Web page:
So, what do you get if you mash together Pokémon, Dr. Dolittle, and a buddy cop film? You get what is probably one of the most ridiculous premises for a movie I’ve ever seen. (For a theatrical release, anyway; Syfy B-movies get way worse.) When I first saw the title, Detective Pikachu (or technically Pokémon Detective Pikachu; it’s an anime thing), I thought it was insane.
Then, I saw the trailer, and it actually looked good.
Of course, trailers lie all the time, and a good trailer can still mean a really bad movie.
But then the reviews were good, too.
I was never into Pokémon as a kid—didn’t play the game, didn’t trade the cards. I saw a few episodes of the cartoon in passing, but even then, most of my knowledge of the franchise comes from Generation I. I don’t play Pokémon Go, either. But this movie looked so crazy that I just had to see it, and…
It was decent. I had fun with it, but the biggest failing of this movie is that it took me at least halfway through to be sold on it. If it hadn’t, I would have rated it higher, but even so, it’s still worth seeing.
My rating: 3.5 out of 5.
So, what’s going on here? Tim Goodman is a small-town kid who is a failed Pokémon trainer (a social stigma in the Pokémon world). He learns that his father, Harry, a famous detective, has been killed in a car crash. So, he goes to his father’s apartment in Ryme City, where he meets a talking Pikachu (Pokémon are animals and are not supposed to be able to talk) who insists Harry is still alive despite not remembering what happened, and they head off to try to find him.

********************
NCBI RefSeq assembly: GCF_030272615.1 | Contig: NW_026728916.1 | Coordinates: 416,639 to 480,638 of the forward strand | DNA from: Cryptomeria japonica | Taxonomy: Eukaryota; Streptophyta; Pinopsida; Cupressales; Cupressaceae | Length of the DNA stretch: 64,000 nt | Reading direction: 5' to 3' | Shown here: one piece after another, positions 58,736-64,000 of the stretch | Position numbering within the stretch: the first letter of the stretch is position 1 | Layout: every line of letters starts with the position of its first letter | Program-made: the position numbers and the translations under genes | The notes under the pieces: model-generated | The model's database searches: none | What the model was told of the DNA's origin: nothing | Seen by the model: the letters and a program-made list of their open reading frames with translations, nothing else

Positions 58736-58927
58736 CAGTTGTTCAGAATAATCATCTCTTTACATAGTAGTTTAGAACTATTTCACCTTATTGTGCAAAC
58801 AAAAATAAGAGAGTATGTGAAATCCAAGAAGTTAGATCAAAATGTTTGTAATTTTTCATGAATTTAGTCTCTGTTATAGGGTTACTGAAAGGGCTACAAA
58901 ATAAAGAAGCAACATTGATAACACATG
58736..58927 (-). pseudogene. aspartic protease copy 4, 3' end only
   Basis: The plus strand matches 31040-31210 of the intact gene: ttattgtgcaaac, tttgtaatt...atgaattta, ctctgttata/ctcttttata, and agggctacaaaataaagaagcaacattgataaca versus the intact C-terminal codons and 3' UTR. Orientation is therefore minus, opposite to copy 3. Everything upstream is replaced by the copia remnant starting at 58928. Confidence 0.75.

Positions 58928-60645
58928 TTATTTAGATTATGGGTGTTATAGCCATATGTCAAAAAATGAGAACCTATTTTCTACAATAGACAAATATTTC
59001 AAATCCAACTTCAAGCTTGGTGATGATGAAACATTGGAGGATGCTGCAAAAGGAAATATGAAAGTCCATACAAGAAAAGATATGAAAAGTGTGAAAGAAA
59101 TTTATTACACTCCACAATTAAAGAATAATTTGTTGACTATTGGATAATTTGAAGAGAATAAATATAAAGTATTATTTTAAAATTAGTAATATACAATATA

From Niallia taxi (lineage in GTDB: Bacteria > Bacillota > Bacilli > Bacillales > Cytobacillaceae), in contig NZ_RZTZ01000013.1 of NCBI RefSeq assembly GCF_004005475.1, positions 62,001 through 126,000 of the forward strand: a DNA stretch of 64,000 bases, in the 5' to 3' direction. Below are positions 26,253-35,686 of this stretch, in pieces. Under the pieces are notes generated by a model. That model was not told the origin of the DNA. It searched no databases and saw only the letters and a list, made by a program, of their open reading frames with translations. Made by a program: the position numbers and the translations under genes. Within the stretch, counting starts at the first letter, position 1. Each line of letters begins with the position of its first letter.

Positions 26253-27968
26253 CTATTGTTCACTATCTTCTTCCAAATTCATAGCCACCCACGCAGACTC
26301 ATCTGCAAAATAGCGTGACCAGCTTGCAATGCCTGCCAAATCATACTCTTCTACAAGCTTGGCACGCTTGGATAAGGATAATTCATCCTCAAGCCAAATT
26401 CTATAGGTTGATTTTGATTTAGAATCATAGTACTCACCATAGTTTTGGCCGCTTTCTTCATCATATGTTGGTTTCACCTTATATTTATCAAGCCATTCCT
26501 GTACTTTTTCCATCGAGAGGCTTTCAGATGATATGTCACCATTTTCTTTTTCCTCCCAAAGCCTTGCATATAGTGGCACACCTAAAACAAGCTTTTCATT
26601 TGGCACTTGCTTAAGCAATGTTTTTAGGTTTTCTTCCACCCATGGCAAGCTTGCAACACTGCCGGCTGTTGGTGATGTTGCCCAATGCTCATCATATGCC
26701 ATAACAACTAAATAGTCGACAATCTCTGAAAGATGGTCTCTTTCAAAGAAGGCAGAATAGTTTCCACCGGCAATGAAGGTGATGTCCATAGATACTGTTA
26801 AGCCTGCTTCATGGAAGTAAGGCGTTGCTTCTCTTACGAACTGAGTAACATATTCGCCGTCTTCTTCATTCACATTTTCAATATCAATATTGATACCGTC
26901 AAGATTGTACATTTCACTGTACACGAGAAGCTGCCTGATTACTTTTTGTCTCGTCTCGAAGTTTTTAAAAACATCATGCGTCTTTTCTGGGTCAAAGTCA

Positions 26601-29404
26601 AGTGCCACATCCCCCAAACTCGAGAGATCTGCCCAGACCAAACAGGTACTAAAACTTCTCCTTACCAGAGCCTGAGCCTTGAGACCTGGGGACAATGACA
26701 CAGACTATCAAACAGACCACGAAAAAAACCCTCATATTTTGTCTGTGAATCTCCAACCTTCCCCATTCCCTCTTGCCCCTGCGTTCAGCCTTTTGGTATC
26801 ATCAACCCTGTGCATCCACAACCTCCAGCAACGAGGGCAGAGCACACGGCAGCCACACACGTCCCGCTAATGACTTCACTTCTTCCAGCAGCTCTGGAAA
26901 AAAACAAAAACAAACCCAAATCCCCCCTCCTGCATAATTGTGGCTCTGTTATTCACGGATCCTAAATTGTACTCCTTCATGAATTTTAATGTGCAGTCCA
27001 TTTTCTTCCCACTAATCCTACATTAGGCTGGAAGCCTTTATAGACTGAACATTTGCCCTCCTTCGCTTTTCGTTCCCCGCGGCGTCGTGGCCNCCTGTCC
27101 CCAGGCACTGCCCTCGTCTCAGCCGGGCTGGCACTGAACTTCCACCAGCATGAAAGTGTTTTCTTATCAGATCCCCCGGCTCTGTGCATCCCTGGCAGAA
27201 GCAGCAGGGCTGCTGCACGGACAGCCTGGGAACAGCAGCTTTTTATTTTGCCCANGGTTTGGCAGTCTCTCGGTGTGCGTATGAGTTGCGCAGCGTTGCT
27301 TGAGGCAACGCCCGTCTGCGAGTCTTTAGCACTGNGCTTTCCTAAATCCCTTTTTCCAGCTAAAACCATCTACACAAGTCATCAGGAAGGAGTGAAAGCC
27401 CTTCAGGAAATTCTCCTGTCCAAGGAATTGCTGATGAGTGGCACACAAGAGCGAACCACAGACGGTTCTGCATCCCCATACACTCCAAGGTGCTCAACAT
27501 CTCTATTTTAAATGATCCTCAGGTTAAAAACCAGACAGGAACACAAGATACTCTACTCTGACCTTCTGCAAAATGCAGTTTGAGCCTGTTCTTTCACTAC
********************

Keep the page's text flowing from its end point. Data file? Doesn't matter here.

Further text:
My first problem with the movie was that the first half hour felt too video gamey. By that I mean the pacing felt like video game-style exposition. I’m not sure if I can really define that. A little too clean-cut, maybe—jumping straight between conversations that are clearly meant to do nothing but establish the facts the viewer needs to know about the characters and the story. And I know that sounds like something good stories are supposed to do, and it is, but there was just something that felt perfunctory about it.
The movie picks up from there, though, even though it seems a little too easy for Tim and Pikachu to find out what they need to know. My biggest problem was that they didn’t explore the ideas at all as well as they could have. The Torterra garden, for example. They could have done a lot more with that. In fact, there should have been some more consequences to that scene, but they pretty much just sit there. They do one thing that’s important to the plot that could have been done more easily by the Greninja fight and would have left more time for sleuthing.
Basically, so-so screenwriting. I enjoyed it, but it didn’t live up to its zany premise. Tim couldn’t even talk to other Pokémon besides Pikachu, although this was already implied by the trailers and makes sense in retrospect. Maybe it’s because I’m not really a Pokémon fan, but that’s my take on it.